The merely astonishing proceeds apace, the unimaginable is freely predicted, and the utterly impossible seems inevitable. South Africa is lurching toward racial justice.
It's still a long way off, mind you, but both the pace and the specifics of change make it hard to imagine South Africa ever being the same again.
Nelson Mandela and other political prisoners have been released, political exiles returned, the dreaded state of emergency lifted. Mandela and Gatsha Buthelezi have met and worked out an accord between their long-warring organizations, the African National Congress and Inkatha. The state president's son is said to be engaged to a colored woman.
The hated pass laws and the Mixed Marriages Act are history. And President Frederik W. de Klerk announced last Friday his intention to scrap what remains of the country's apartheid laws: the 78-year-old Land Act, which bars blacks from owning land outside the 13 percent of the country reserved as "homelands"; the Group Areas Act, which mandates strict racial segregation in the towns and cities; and the Population Registration Act, which classifies all South Africans by race and color.
Even the ANC, the principal battler against apartheid, has praised de Klerk's announcement and the simultaneous release of his "Manifesto for the New South Africa," calling it "a fundamental departure from the apartheid framework which deserves recognition."
But the end of official apartheid is not the same as racial justice. Blacks are still voteless, overwhelmingly poor and poorly educated. There's no place for them in a parliament that does make space for other nonwhites -- Asians and mixed-race "coloreds." Negotiations for a new political arrangement have yet to be started, or their participants agreed upon.
Tremendous practical problems remain, not the least of which is the trial of Winnie Mandela, wife of the man who could become South Africa's first black president, on murder charges. Her conviction could be a major embarrassment to the ANC; her acquittal (assuming the evidence against her is credible) could panic whites.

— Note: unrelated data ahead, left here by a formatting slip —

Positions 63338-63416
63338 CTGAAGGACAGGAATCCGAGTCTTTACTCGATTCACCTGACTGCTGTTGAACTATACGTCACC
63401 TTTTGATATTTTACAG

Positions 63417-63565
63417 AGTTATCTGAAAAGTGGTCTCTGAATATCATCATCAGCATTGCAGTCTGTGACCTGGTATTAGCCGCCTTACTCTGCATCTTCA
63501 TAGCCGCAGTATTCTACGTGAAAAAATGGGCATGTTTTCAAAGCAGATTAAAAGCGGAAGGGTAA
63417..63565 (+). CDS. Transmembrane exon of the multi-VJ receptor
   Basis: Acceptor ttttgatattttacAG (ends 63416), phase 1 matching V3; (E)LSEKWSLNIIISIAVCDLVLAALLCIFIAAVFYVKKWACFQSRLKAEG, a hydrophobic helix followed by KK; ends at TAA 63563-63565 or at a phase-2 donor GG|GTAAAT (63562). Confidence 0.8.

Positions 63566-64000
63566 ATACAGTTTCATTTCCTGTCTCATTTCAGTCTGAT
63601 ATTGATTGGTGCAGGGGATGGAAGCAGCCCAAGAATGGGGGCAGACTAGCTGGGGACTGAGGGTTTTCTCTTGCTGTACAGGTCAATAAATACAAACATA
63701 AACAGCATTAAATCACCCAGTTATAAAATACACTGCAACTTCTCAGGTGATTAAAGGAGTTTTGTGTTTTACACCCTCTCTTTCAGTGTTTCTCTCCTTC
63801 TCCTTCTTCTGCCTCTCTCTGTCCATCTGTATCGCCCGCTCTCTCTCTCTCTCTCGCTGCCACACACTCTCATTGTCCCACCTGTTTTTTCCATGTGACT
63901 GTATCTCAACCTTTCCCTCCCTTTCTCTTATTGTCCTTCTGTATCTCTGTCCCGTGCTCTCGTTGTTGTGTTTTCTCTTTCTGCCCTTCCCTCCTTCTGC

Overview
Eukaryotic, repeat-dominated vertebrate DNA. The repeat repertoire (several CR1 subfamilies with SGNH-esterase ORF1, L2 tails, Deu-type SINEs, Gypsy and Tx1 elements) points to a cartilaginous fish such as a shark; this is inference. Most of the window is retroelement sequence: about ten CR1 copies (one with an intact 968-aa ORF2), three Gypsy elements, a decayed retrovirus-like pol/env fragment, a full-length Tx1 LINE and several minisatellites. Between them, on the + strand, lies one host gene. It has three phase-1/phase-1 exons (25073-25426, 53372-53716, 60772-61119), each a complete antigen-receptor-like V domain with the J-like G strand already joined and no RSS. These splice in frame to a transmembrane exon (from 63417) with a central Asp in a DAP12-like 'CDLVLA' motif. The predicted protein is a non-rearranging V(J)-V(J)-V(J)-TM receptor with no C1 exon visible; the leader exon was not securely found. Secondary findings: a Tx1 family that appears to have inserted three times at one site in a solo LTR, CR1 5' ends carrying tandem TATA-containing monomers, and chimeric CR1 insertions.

The dismantling of apartheid's legal restrictions is one thing, black ownership of land quite another. Until now, the emphasis has been on the restrictions; soon it will be on the mechanics of transfer. Merely granting blacks the right to purchase land won't result in much substantive change, given the poverty of the country's black majority and the likely refusal of whites to sell to blacks. Listen to Allister Sparks, the South African correspondent of The Post:
"If the scrapping of the Land Act will be huge in symbolism, it also will be fraught with more difficulties than any reform that de Klerk has attempted so far. . . . To blacks, it is axiomatic that a scrapping of the act must be followed by a redistribution of the land. To them, the Land Act entrenched in law the dispossession of their land by the white pioneer settlers nearly two centuries ago, and scrapping the law will enable them to reestablish themselves as farmers. As they see it, their stolen birthright must be given back. Little attention is paid to how this redistribution is to be brought about."
Comparable difficulties remain for the political structure of the country. Who will be in charge while the new arrangements are being worked out? An interracial group, as the black majority insists? Or the existing government, as de Klerk has in mind? Will South Africa undertake some sort of quota system to ensure whites a share of political power, or will blacks succeed in achieving the one-man, one-vote dispensation they insist upon?
Where, given the sanctions-wracked South African economy, will the money come from to open the present all-white schools to the far-more-numerous black students or to lift the quality of medical care for blacks to the level now enjoyed by the white minority?
In short, tremendously difficult questions remain -- many of them scarcely thought about while the emphasis was on repealing the legal underpinnings of apartheid.
As Christopher Wren of The New York Times put it: "In effect, like an ingenious building contractor, Mr. de Klerk has proposed to jack up the edifice of white-minority rule while demolishing its basement. He has yet to spell out how he can fill the considerable void with the 'temporary transition measures' he proposes."
Still, de Klerk has been both bold and imaginative, and with nonwhites unified behind the charismatic and statesmanlike Mandela, South Africa may have a better than even chance of pulling it off. Given this extraordinary pair, the impossible just may be inevitable.